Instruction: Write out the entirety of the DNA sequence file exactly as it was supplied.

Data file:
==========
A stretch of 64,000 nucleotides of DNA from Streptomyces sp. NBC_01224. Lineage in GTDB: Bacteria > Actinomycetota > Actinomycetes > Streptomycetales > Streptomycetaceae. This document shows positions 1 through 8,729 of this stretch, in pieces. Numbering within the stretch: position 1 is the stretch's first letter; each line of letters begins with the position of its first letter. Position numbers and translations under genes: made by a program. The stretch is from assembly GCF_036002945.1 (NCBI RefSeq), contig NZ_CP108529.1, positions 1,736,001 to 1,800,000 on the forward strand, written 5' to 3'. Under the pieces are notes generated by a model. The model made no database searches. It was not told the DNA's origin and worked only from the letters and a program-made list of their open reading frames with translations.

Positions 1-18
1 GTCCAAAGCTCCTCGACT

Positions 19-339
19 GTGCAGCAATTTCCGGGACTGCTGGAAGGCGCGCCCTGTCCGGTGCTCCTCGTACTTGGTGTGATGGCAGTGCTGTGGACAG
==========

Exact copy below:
A stretch of 64,000 nucleotides of DNA from Streptomyces sp. NBC_01224. Lineage in GTDB: Bacteria > Actinomycetota > Actinomycetes > Streptomycetales > Streptomycetaceae. This document shows positions 1 through 8,729 of this stretch, in pieces. Numbering within the stretch: position 1 is the stretch's first letter; each line of letters begins with the position of its first letter. Position numbers and translations under genes: made by a program. The stretch is from assembly GCF_036002945.1 (NCBI RefSeq), contig NZ_CP108529.1, positions 1,736,001 to 1,800,000 on the forward strand, written 5' to 3'. Under the pieces are notes generated by a model. The model made no database searches. It was not told the DNA's origin and worked only from the letters and a program-made list of their open reading frames with translations.

Positions 1-18
1 GTCCAAAGCTCCTCGACT

Positions 19-339
19 GTGCAGCAATTTCCGGGACTGCTGGAAGGCGCGCCCTGTCCGGTGCTCCTCGTACTTGGTGTGATGGCAGTGCTGTGGACAG